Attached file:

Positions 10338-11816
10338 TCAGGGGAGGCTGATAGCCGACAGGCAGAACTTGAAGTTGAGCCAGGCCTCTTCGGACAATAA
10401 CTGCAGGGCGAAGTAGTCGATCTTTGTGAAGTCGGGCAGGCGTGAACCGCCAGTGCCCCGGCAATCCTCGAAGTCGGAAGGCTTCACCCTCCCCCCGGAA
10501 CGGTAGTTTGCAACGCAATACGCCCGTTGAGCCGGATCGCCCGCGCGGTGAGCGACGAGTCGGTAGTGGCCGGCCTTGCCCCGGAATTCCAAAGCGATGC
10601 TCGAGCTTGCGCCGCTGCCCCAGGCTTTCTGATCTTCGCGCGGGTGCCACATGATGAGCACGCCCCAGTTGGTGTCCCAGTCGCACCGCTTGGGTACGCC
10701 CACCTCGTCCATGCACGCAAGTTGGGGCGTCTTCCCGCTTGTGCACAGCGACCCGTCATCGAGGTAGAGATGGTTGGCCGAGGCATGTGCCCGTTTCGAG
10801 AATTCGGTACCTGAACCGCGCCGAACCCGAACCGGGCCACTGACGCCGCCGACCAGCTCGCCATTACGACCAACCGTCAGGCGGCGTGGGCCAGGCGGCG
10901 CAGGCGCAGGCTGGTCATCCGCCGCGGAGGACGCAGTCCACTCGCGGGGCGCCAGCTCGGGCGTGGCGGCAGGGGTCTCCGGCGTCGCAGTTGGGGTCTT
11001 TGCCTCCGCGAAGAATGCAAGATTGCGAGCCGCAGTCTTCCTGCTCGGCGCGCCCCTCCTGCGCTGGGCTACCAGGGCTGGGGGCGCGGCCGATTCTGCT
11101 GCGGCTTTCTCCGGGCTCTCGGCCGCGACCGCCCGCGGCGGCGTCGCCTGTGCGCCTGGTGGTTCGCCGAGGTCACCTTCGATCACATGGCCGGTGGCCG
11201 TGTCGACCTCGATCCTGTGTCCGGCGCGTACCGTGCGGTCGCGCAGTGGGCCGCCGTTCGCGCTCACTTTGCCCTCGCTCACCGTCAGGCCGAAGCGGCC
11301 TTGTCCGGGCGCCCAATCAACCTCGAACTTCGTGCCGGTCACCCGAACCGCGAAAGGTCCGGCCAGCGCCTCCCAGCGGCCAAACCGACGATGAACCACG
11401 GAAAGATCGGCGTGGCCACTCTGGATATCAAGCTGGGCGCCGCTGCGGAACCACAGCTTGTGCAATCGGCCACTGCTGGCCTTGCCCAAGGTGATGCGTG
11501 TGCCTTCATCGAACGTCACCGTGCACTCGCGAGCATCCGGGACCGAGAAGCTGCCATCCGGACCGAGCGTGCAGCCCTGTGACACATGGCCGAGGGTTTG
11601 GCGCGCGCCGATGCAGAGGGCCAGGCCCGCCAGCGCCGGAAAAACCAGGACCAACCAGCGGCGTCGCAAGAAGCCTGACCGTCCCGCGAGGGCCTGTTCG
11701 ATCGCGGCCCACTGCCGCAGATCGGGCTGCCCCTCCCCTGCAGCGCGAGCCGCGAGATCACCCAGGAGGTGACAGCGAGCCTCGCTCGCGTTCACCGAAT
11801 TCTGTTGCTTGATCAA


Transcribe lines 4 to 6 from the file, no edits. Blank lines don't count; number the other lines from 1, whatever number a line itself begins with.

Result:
10501 CGGTAGTTTGCAACGCAATACGCCCGTTGAGCCGGATCGCCCGCGCGGTGAGCGACGAGTCGGTAGTGGCCGGCCTTGCCCCGGAATTCCAAAGCGATGC
10601 TCGAGCTTGCGCCGCTGCCCCAGGCTTTCTGATCTTCGCGCGGGTGCCACATGATGAGCACGCCCCAGTTGGTGTCCCAGTCGCACCGCTTGGGTACGCC
10701 CACCTCGTCCATGCACGCAAGTTGGGGCGTCTTCCCGCTTGTGCACAGCGACCCGTCATCGAGGTAGAGATGGTTGGCCGAGGCATGTGCCCGTTTCGAG